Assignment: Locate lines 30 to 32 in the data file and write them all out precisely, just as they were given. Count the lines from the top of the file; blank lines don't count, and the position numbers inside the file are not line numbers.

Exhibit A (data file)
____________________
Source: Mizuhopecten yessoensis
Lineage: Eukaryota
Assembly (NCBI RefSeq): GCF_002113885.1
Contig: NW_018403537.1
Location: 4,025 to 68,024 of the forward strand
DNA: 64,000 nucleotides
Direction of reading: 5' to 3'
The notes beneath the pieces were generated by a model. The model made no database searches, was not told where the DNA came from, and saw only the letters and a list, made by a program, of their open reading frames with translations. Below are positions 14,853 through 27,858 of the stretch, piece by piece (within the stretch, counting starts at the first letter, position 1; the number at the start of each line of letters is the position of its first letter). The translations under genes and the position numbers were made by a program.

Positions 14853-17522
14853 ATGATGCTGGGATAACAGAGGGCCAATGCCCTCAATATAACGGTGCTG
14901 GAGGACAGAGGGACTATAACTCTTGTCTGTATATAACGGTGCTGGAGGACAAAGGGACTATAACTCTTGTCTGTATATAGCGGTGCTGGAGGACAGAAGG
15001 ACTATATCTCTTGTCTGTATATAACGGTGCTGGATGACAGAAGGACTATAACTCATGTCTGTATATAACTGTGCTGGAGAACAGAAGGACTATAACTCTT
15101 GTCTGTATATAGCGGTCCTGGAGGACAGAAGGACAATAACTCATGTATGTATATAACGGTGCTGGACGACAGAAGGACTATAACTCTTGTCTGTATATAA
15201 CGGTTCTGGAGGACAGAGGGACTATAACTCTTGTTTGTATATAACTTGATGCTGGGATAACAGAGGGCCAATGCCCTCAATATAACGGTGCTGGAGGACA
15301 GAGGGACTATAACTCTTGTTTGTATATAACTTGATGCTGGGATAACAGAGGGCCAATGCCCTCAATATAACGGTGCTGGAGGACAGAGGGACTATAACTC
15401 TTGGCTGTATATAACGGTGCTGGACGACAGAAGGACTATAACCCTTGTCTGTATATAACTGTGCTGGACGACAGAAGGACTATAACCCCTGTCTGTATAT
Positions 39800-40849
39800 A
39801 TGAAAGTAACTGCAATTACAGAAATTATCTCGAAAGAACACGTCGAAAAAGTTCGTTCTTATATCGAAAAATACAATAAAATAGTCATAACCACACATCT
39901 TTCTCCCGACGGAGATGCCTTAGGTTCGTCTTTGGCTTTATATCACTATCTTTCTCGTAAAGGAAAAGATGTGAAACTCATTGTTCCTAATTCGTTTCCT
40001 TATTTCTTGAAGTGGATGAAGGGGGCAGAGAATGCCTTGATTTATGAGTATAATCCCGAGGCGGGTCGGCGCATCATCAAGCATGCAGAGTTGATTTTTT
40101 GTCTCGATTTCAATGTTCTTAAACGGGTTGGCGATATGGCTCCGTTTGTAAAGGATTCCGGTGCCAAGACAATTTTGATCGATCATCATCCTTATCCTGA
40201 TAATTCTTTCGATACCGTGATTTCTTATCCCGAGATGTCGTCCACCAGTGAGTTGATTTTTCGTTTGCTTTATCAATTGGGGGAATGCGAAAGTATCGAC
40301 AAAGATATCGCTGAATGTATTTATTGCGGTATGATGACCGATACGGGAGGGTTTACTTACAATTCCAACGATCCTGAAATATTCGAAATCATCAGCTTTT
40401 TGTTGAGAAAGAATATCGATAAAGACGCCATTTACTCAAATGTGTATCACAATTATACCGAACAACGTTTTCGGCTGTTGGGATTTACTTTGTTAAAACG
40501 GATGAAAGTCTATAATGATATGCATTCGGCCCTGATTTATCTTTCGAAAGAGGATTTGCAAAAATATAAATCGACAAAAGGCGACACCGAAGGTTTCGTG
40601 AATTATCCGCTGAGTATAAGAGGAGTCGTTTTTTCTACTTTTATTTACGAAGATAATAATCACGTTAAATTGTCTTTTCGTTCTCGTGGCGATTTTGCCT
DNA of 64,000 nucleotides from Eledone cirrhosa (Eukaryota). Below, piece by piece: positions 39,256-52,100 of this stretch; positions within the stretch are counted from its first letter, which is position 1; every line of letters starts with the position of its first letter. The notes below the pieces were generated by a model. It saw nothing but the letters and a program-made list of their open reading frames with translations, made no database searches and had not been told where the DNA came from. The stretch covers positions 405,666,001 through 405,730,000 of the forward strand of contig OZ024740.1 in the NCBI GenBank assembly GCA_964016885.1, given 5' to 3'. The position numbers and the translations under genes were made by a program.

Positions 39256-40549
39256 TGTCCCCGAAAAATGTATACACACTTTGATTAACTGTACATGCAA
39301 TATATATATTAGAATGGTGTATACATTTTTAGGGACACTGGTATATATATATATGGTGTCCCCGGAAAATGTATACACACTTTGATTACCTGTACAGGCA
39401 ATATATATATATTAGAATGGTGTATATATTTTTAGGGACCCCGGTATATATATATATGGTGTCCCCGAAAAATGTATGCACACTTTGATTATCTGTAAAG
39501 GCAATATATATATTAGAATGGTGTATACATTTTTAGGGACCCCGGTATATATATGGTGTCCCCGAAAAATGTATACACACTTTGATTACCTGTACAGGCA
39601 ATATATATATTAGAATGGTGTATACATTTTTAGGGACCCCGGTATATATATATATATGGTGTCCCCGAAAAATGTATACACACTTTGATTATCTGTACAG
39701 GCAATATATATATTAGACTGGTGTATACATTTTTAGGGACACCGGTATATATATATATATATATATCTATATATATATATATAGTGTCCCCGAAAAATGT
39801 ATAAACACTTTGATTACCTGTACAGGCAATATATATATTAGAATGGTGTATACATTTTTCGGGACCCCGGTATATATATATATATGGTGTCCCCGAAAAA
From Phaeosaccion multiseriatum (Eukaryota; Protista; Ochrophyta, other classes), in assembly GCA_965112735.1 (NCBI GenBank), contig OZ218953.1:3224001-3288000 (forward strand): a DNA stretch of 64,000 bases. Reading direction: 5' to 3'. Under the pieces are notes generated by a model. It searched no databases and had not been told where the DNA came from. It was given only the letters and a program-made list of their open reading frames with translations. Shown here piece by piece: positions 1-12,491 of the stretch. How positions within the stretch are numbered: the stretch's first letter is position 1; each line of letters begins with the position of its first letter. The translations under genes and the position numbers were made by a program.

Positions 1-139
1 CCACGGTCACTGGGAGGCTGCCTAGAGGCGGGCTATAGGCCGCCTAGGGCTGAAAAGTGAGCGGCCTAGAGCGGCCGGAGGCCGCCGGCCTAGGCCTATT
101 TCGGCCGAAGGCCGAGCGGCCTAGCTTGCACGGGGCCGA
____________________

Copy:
39256 TGTCCCCGAAAAATGTATACACACTTTGATTAACTGTACATGCAA
39301 TATATATATTAGAATGGTGTATACATTTTTAGGGACACTGGTATATATATATATGGTGTCCCCGGAAAATGTATACACACTTTGATTACCTGTACAGGCA
39401 ATATATATATATTAGAATGGTGTATATATTTTTAGGGACCCCGGTATATATATATATGGTGTCCCCGAAAAATGTATGCACACTTTGATTATCTGTAAAG